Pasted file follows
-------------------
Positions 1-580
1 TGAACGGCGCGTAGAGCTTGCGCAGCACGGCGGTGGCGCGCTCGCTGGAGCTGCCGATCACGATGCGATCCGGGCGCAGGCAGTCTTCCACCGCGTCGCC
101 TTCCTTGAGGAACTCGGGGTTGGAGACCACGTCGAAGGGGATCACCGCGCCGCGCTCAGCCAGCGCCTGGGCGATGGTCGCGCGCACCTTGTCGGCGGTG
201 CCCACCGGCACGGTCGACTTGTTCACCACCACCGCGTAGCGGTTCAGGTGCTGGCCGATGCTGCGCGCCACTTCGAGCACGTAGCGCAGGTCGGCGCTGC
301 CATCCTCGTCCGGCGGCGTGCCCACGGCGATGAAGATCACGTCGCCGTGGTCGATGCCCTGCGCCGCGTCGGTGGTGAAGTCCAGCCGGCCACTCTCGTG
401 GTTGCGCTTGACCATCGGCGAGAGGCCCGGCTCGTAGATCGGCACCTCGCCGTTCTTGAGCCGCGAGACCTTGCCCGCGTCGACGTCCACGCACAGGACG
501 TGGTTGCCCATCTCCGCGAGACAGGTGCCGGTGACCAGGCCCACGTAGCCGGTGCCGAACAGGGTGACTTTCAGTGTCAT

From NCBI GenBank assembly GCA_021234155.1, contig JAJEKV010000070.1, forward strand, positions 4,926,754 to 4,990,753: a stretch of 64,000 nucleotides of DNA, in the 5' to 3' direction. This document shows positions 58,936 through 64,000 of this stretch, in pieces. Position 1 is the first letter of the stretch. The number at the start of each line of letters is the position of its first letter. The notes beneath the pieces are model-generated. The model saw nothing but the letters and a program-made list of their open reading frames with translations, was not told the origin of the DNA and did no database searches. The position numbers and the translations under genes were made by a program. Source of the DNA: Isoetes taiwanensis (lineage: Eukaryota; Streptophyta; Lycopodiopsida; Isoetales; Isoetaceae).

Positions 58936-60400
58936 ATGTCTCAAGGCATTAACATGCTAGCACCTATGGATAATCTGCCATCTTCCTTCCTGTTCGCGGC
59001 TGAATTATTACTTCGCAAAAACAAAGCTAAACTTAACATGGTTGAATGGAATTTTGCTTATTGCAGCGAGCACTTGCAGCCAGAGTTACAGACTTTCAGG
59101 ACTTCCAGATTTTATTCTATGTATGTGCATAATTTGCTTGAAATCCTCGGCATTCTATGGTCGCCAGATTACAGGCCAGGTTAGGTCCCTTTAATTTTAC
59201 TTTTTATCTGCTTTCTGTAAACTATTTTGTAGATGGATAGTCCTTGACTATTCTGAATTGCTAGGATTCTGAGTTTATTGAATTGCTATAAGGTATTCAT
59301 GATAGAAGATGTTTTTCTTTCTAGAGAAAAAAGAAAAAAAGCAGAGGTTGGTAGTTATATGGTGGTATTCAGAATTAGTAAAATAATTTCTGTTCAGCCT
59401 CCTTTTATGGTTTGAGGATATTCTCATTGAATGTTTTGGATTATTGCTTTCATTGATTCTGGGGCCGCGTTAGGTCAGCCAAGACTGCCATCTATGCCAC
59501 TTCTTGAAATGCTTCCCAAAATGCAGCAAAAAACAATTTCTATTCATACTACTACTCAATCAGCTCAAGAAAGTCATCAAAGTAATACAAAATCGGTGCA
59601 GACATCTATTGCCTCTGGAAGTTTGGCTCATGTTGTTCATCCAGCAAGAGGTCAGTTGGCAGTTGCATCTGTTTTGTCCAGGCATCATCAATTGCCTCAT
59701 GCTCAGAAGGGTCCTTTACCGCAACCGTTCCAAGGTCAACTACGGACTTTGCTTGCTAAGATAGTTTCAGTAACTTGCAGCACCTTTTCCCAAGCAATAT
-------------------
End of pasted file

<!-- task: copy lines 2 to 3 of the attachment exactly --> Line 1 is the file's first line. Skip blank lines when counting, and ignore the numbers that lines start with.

1 TGAACGGCGCGTAGAGCTTGCGCAGCACGGCGGTGGCGCGCTCGCTGGAGCTGCCGATCACGATGCGATCCGGGCGCAGGCAGTCTTCCACCGCGTCGCC
101 TTCCTTGAGGAACTCGGGGTTGGAGACCACGTCGAAGGGGATCACCGCGCCGCGCTCAGCCAGCGCCTGGGCGATGGTCGCGCGCACCTTGTCGGCGGTG